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Who Is Ditching The Big Banks?

Here are profiles of three people who left their banks leading up to Bank Transfer Day.They did it. And so can you.

Switching banks might seem like a pain, but it’s not the worst thing you’ll go through. Plus, you’ll save yourself money and send a message to big banks at the same time.

As Bank Transfer Day nears, here are three examples of people who made the switch:

Who: David Becker, 48, San Francisco, president of PhillippeBecker, a branding, packaging and design agency

Old: Bank of America

New: San Francisco Fire Credit Union

Why he switched: Becker had been a Bank of America customer since he was a kid. Even though he keeps his business accounts with a local bank, he liked the convenience that a national bank offered, like access to ATMs all over the country.

But the Bank of America fees started to add up: checking account fees, stop payment fees, $50 for a new box of checks. The $5 per month debit card fee was the final straw.

The switch: “Shockingly painless,” he says. He set up everything online or by phone — yes talking to a real human being without being charged for it.

No more checking fees, and SFFCU will reimburse him for using other banks’ ATMs.

Oh, and the credit union gave him checks for free.

“I’m a small business owner, and am not anti-business in the least. But I am fed up with businesses that clearly put clients last.”

******

Who: Annie Heckenberger, 37, Philadelphia, advertising executive vice president of PR & Social Media at ad agency Red Tettemer + Partners

Old: HSBC

New: Philadelphia Federal Credit Union

Why she switched: Heckenberger moved her checking and savings account out of HSBC because she was “tired of giving my money to big banks that are getting richer off my money and not passing any benefit to me,” she said. “I’m disgusted that U.S. banks took a bail out and then paid themselves out with end-of-year bonuses. I’m appalled that Bank of America just paid out $11 million to two executives because things didn’t work out.

The switch: Easy. Heckenberger originally opened her HSBC account by going to the bank, but she says she did everything for PFCU online. “So much more convenient,” she says.

Heckenberger still has a 401(k), IRA and stocks, so she’ll never be entirely out of the big banking system. “But at least I can make a symbolic show of my dismay at the industry by pulling my checking and savings,” she says.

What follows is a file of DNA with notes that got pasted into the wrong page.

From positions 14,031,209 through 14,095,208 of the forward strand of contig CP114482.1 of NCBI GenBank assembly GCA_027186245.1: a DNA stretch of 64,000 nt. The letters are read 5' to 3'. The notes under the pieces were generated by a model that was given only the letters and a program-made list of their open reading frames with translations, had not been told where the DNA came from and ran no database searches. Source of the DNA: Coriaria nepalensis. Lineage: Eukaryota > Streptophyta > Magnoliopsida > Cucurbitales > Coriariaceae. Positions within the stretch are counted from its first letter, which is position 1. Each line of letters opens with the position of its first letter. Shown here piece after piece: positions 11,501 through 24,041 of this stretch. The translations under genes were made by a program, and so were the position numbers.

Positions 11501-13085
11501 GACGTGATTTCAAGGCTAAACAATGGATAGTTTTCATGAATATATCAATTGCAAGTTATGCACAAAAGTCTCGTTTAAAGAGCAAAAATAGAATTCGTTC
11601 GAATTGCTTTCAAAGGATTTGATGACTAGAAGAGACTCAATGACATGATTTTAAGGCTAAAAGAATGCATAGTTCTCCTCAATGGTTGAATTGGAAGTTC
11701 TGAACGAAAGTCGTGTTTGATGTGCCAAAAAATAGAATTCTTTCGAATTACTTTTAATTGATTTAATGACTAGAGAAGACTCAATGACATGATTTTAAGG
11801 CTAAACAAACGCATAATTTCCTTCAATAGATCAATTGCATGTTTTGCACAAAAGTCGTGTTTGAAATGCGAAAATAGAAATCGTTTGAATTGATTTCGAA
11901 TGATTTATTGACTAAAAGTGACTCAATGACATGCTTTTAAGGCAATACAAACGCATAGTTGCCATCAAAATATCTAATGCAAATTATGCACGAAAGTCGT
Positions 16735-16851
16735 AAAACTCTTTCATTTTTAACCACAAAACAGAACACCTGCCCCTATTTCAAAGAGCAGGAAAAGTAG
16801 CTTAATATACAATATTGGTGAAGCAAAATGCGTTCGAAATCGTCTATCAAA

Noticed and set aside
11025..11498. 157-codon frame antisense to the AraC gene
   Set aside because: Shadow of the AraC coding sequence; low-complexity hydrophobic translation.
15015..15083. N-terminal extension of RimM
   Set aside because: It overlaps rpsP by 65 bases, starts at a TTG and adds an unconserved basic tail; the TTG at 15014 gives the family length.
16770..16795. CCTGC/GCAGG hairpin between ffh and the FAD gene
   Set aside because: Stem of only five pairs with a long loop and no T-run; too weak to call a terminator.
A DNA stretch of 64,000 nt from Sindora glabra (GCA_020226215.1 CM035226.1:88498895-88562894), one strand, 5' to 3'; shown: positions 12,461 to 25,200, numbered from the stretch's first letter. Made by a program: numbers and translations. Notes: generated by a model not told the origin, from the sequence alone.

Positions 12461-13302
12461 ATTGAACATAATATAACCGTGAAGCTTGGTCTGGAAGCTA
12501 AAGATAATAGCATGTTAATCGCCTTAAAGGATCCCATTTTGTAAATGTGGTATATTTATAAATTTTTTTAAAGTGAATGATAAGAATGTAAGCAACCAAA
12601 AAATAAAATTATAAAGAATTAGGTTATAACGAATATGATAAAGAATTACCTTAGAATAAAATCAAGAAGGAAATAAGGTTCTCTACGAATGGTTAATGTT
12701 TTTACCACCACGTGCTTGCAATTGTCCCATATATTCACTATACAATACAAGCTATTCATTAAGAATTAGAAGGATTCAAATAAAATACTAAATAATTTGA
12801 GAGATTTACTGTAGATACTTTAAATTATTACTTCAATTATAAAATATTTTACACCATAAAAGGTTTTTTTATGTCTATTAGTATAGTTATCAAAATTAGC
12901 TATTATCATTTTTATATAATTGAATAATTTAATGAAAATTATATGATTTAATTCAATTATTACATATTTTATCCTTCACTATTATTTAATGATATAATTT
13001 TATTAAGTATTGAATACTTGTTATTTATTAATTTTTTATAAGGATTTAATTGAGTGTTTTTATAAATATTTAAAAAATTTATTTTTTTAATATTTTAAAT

******

Who: Marc Kruskol, 54, Palmdale, Calif., owner of MJK Public Relations

Old: Chase

New: First Entertainment Credit Union

Why he switched: Kruskol opened a checking and savings account, plus an IRA, with First Entertainment when he was working for Sony Pictures. But he also opened an account with a brick and mortar bank.

“I was always told that it was a good idea to have an account at a traditional bank and establish a relationship for needs down the road” for things like loans, he said.

When he moved, he didn’t close the FECU accounts but transferred the bulk of his checking and savings money in what, through mergers and buyouts, eventually became Chase.

“Then the fees came in,” he said. He didn’t want to pay them. “I did not want to take the chance of not having sufficient balances to waive the fees just so they could hold my money.”

The switch: Painless. FECU gave him new, free checks, he can make deposits in ATMs and there’s a full service center near his home.

“It also showed that having a history and a relationship with Chase — and its predecessors — meant nothing.”

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  1. Mike Cetera said:
    on November 1st at 11:01 am

    Reuters is reporting that Bank of America has dropped its debit card fee plan. http://www.chicagotribune.com/business/breaking/chi-bank-of-america-drops-5-debit-card-fee-plan-20111101,0,7112968.story

    Savers have won this battle, but will this keep you from fleeing big banks?

  2. A.Bundy said:
    on November 9th at 09:30 pm

    I dropped them like a dead fish in a toilet. CitiCr@p even hit me with a monthly fee after i emptied my account which they nicely funded with their low cost $100 overdraft charge. they locked down the account now so nothing can go in or out, but i could care less since i am not losing a penny nor a nights rest over it. at the end of the day, its my money, and i do what i want where i want with it.